Harland & Wolff forced to delay crucial warship project

Shipbuilder in trouble trims revenue forecast due to a key contract being delayed by parts shortage

In an update that saw shares plunge by a fifth, the historic shipyard which built the Titanic was forced to cancel key contracts and delay them.

Harland & Wolff, the Belfast yard that constructed the White Star Line vessel, stated that a crucial military contract to repair a minesweeper in the Lithuanian Navy was delayed due to parts shortages.

The 2023 deadline for ferry and cruise work will be extended to 2023. This means that income of up to £30m is expected to arrive later this year.

A £5m contract to supply four wind turbine generator jackets was also cancelled.

Harland & Wolff had hoped for revenues between £65m-£75m, but it now expects to earn less than half that.

The update caused shares to plummet by 22%. Due to its £22m debt, the company must maintain its income in order to pay the interest.

This year has been difficult for the shipbuilder, including a dispute with HM Revenue & Customs and the abandonment of plans to build a new Royal yacht called “Britain’s Air Force One”. Harland was among the two final bidders for the project.

Harland attributed delays in its ferry and cruise work to inflation and a poor economic outlook.

It was unable to obtain parts for warships due to problems, but it stated that it would still deliver the ship on schedule.

John Wood, chief executive of the group, stated: “While it is disappointing that 2022 has not been achieved due to timing issues we have made significant progress in the past twelve months.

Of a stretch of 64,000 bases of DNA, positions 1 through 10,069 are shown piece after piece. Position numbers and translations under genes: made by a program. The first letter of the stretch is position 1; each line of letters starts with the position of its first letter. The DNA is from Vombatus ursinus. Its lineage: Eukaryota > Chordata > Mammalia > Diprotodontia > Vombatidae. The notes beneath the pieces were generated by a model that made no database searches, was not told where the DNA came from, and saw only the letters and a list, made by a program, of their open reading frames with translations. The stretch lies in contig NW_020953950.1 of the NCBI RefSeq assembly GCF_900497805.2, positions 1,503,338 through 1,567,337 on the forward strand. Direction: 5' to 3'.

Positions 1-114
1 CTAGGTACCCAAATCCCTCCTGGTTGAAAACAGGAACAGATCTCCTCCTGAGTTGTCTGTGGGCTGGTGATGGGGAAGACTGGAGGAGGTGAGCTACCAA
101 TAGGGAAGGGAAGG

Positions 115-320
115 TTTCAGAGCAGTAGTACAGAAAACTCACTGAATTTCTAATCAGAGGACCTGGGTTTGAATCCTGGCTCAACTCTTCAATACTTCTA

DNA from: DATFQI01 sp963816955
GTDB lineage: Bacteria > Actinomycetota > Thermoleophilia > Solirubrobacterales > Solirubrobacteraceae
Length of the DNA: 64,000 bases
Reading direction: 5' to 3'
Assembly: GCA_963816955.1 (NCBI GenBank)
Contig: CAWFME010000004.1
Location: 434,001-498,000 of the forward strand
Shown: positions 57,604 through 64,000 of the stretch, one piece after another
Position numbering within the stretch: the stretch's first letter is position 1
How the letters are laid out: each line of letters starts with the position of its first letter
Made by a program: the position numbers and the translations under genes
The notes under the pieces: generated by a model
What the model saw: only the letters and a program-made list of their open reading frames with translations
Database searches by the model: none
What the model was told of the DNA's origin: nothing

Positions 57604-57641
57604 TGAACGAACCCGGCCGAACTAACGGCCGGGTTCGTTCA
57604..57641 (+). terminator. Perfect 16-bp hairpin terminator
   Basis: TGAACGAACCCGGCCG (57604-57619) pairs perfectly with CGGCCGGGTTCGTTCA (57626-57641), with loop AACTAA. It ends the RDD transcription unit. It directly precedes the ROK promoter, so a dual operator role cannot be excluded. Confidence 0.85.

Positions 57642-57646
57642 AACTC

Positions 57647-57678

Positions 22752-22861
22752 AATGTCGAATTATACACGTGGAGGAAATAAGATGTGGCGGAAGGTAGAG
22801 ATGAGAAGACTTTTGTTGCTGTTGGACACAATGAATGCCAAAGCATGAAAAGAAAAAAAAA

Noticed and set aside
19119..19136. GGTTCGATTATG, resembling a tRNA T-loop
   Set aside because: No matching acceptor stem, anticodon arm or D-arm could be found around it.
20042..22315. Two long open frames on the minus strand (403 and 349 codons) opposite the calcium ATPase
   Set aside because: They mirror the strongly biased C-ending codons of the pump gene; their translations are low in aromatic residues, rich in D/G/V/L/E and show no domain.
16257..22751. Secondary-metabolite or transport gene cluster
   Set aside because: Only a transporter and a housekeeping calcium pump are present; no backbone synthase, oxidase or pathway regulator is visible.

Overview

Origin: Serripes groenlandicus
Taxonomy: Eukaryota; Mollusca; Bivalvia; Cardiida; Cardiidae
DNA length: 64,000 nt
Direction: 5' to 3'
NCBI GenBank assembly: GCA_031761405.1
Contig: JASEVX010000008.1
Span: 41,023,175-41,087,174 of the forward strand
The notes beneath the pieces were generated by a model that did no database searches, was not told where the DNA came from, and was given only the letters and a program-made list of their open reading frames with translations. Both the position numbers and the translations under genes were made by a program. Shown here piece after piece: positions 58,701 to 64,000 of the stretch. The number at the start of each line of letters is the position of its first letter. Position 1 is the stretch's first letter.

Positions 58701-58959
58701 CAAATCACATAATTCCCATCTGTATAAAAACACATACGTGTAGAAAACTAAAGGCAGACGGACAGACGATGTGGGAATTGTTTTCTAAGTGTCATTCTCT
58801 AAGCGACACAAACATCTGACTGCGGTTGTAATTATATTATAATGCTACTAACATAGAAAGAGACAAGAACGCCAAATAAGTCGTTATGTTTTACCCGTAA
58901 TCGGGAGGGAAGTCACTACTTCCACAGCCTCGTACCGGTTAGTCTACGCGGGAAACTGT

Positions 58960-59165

He said, “I believe we are now on the cusp of a major transformation and the team works hard to convert bids into contracts.”

Harland won a number of contracts this year, which fueled hopes for a revival in British shipbuilding. After the company won a part of a contract for Royal Navy supply ships, shares rallied strongly in November.

It has fallen 15% in 2022, despite lingering worries about the company’s debts.

HMRC filed a petition to have the company liquidated for the second year in June, over an unpaid bill of £92,275

According to the company, the latest legal claim was not valid. However, the taxman said that it took appropriate action.

Harland made steps to refinance its debt in November. It moved from 12pc interest rate to cheaper, but unnamed terms.

It was part of a consortium that included Navatia, a Spanish shipbuilder, who won a £1.6bn contract for three Royal Navy supply vessels.

The company stated that up to 60% of the work would take place in Britain. However, the Government has only said that the majority of the shipbuilding will be carried out in Britain.

In 1986, Harland received a Ministry of Defence contract for the construction of a military boat. RFA Fort Victoria was announced in 1990. It was completed in 1994.

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